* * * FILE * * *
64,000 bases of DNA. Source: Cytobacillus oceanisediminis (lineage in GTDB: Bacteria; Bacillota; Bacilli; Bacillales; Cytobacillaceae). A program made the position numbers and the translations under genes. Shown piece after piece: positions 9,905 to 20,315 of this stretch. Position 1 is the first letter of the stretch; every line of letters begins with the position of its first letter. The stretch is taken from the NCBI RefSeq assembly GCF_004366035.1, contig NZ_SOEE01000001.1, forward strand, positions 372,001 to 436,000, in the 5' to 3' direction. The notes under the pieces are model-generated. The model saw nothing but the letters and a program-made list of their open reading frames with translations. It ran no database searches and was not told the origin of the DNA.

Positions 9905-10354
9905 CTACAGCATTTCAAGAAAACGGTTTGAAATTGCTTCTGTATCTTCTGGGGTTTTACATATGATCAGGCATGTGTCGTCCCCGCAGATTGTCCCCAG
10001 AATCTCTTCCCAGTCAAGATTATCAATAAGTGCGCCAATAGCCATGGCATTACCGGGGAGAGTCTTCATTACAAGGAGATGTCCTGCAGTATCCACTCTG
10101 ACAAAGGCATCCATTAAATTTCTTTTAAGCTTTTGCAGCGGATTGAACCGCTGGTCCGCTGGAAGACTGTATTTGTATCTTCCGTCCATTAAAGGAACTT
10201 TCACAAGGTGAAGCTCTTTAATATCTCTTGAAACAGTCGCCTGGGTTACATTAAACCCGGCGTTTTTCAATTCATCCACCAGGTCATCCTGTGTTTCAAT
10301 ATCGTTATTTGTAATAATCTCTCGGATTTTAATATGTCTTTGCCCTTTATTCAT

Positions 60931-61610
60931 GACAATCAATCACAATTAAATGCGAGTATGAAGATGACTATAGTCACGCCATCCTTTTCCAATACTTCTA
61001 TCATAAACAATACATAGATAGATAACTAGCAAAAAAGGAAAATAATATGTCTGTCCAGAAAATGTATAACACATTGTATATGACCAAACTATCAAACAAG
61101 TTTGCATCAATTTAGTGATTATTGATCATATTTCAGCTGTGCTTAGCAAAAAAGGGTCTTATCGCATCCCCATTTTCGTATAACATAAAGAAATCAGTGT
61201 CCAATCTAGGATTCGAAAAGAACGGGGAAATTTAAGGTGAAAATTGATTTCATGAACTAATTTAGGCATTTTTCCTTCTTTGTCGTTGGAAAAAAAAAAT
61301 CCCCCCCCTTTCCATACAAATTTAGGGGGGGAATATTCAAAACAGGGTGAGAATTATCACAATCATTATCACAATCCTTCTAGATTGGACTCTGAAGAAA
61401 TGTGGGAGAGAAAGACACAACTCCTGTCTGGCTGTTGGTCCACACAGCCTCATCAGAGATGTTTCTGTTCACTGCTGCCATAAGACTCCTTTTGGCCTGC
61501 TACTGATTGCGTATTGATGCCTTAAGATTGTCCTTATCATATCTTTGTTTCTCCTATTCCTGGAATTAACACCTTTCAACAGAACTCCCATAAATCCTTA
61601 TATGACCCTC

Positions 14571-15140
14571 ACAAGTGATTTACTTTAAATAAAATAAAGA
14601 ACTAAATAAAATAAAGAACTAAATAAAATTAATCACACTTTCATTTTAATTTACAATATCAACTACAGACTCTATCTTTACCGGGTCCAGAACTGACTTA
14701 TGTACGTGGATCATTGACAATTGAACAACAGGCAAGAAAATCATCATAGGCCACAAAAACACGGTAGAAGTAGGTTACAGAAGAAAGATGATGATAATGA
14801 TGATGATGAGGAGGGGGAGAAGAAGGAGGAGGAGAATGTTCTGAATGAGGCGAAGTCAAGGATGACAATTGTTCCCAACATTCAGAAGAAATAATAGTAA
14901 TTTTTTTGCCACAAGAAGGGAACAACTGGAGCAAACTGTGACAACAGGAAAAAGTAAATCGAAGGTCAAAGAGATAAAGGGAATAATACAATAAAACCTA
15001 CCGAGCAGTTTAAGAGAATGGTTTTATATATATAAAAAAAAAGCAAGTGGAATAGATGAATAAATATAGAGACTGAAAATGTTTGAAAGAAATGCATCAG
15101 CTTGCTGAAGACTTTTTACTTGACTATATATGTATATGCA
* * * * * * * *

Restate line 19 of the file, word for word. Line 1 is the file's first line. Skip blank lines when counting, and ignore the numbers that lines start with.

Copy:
14601 ACTAAATAAAATAAAGAACTAAATAAAATTAATCACACTTTCATTTTAATTTACAATATCAACTACAGACTCTATCTTTACCGGGTCCAGAACTGACTTA